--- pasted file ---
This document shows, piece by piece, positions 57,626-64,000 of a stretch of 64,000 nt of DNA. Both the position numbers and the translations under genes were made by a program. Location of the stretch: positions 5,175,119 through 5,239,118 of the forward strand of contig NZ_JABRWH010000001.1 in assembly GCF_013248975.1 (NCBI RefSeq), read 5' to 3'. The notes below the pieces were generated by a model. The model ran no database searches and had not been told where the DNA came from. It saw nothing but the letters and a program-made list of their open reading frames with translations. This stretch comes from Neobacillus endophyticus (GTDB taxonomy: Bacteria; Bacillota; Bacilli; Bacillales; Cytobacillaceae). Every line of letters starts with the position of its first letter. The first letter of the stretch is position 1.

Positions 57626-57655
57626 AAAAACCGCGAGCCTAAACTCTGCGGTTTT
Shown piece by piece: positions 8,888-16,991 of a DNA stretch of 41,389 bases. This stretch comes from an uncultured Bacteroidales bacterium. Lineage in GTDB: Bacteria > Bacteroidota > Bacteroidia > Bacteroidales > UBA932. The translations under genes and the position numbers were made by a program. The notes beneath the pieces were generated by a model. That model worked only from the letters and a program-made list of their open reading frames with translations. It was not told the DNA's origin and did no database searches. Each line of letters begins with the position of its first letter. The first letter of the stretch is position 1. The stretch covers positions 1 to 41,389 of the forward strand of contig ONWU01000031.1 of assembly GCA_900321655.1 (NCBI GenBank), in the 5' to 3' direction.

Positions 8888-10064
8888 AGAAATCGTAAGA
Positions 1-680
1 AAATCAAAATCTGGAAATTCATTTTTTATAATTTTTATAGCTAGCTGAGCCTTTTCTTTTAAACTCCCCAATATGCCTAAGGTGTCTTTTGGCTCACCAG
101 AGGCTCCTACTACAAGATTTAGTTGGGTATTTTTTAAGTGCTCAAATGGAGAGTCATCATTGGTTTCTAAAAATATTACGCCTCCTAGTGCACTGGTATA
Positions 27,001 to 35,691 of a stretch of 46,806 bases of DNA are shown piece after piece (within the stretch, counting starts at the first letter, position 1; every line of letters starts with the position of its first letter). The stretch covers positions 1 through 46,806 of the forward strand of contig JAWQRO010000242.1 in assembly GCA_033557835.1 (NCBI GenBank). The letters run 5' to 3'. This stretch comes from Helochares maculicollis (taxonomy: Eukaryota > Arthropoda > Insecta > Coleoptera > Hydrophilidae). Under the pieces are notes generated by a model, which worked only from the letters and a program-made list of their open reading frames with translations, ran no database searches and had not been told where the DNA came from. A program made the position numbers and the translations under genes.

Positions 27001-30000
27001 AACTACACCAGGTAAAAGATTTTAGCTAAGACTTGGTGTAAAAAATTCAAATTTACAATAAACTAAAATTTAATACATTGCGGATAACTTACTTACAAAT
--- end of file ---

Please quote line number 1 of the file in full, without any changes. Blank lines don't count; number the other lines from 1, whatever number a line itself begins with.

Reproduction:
This document shows, piece by piece, positions 57,626-64,000 of a stretch of 64,000 nt of DNA. Both the position numbers and the translations under genes were made by a program. Location of the stretch: positions 5,175,119 through 5,239,118 of the forward strand of contig NZ_JABRWH010000001.1 in assembly GCF_013248975.1 (NCBI RefSeq), read 5' to 3'. The notes below the pieces were generated by a model. The model ran no database searches and had not been told where the DNA came from. It saw nothing but the letters and a program-made list of their open reading frames with translations. This stretch comes from Neobacillus endophyticus (GTDB taxonomy: Bacteria; Bacillota; Bacilli; Bacillales; Cytobacillaceae). Every line of letters starts with the position of its first letter. The first letter of the stretch is position 1.